Chaka Khan was the soundtrack for life back in my vinyl days. I can still conjure up the feel of the soft cardboard patina of my Ask Rufus and Rufus album covers. My friends and I knew all the words to “Once You Get Started,” “I’m Every Woman,” “Tell Me Something Good,” “Sweet Thing,” “Ain’t Nobody” and countless other tunes that she sang. She lived on our turntables, on our lips, on the jukebox and in the soundbooths of the deejays who played all the best music at the local hot spots that we frequented. We danced to her funky music all the time.
All. The. Time.
Chaka Khan has lived inside my head for decades, offering motivation when called for, sassy attitude when all else failed and the funky, soulful kick in the pants required when love or life hasn’t turned out the way that I’d like it to. In some ways, she stayed frozen in time for me. But once I got started digging into what she’s been up to, it soon became clear that she has stayed in constant motion.
Since her big breakthrough at the tender age of 18 as the lead singer for the 1970s multiracial band Ask Rufus (later shortened to simply Rufus), Chaka Khan has released 22 albums and amassed ten No. 1 Billboard hits, eight Recording Industry Association of America (RIAA)-certified gold singles and 11 RIAA-certified gold and platinum albums. Nominated 22 times for Grammy Awards, she has won ten. And, with the ability to sing R & B, jazz, pop, rock, gospel, country, classical and dance music, she has produced more than 2,000 catalogue song placements. She has a star on the Hollywood Walk of Fame, an honorary Doctorate of Music from the prestigious Berklee School of Music and has received lifetime achievement awards from Soul Train, BET, the Apollo Theatre and many others.
Two years ago, a documentary series, Being, premiered to mark her 40th anniversary as an entertainer and musician. I asked her, “Looking back on your younger self, are you surprised at where you are, now that you’re 62?” “I have no regrets,” she said. “If I hadn’t had all the experiences I’ve had, I wouldn’t be the amazing human being that I am today. I’m good. I’m thankful to still be relevant. I’m in a state of grace.”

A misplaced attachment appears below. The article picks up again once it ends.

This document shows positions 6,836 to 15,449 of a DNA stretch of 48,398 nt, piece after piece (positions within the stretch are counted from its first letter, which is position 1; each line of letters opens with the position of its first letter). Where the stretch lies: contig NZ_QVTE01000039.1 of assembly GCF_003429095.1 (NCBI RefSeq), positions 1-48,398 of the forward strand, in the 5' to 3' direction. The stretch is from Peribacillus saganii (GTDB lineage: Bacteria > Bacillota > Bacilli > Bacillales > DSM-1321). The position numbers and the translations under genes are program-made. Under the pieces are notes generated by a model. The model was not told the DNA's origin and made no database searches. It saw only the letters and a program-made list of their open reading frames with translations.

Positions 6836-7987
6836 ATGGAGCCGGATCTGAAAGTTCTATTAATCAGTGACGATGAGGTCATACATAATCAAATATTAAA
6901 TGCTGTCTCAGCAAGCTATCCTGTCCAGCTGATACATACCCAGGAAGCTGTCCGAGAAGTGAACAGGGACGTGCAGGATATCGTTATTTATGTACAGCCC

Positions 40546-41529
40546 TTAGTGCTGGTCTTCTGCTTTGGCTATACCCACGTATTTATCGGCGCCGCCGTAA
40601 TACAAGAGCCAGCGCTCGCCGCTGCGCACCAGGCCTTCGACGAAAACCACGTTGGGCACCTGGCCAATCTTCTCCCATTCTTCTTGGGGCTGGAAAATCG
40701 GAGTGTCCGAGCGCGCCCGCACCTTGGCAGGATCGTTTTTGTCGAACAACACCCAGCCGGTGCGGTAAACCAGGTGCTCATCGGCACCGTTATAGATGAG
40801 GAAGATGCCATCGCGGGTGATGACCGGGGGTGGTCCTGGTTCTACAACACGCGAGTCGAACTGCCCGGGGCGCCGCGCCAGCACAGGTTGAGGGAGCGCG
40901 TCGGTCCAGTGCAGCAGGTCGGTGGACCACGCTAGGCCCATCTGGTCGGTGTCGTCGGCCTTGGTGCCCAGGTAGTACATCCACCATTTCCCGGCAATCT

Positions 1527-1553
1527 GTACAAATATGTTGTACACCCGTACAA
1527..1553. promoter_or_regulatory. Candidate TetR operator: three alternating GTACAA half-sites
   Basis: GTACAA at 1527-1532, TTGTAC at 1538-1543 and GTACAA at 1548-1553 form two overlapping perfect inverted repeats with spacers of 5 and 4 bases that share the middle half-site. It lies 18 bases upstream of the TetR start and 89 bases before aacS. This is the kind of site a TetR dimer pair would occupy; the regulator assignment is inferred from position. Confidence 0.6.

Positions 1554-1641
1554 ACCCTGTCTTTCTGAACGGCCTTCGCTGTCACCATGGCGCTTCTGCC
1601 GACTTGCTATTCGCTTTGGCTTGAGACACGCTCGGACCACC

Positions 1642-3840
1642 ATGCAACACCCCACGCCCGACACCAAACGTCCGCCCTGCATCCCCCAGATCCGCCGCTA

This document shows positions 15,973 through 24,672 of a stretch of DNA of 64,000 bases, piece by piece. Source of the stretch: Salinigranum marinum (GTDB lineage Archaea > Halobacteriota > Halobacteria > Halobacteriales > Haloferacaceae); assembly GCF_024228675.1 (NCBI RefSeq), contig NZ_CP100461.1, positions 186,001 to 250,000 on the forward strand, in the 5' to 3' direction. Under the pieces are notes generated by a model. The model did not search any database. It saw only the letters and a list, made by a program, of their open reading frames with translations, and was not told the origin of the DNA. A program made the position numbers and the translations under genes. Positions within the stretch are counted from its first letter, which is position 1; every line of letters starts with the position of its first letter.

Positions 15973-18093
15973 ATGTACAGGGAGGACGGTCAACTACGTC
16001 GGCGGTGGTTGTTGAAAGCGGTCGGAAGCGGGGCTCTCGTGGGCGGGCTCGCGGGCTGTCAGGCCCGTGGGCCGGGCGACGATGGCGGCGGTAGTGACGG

Since she’s a devout Christian, her use of that phrase is a nod to more than just the innate talent, hard work and perseverance that have served her so well. And later, she didn’t miss a chance to say that she does an hour of Bible study every day. But her music – the music that earned her the title of “the Queen of Funk” – has a decidedly secular tone.
The music business is not an easy path, and when Khan was coming up, she got good advice from Etta James and Aretha Franklin, among others. Whenever she gets the chance to speak with younger women who want a career in music, she tells them, “It’s tough, it isn’t easy. But if you were born to do this and you have the chops, you’ll do whatever it takes. And, I tell them, ‘Do what I did: Stay true to what you’re doing.’ I’d like to see them take a course in business, so they can really do their own thing without help. That’s the key.”
“And yes, I learned the hard way, but I’m glad I did,” she said. “Learning the hard way means more. There’s no better way to learn if you survive that. If it doesn’t cure you, it will make you strong.”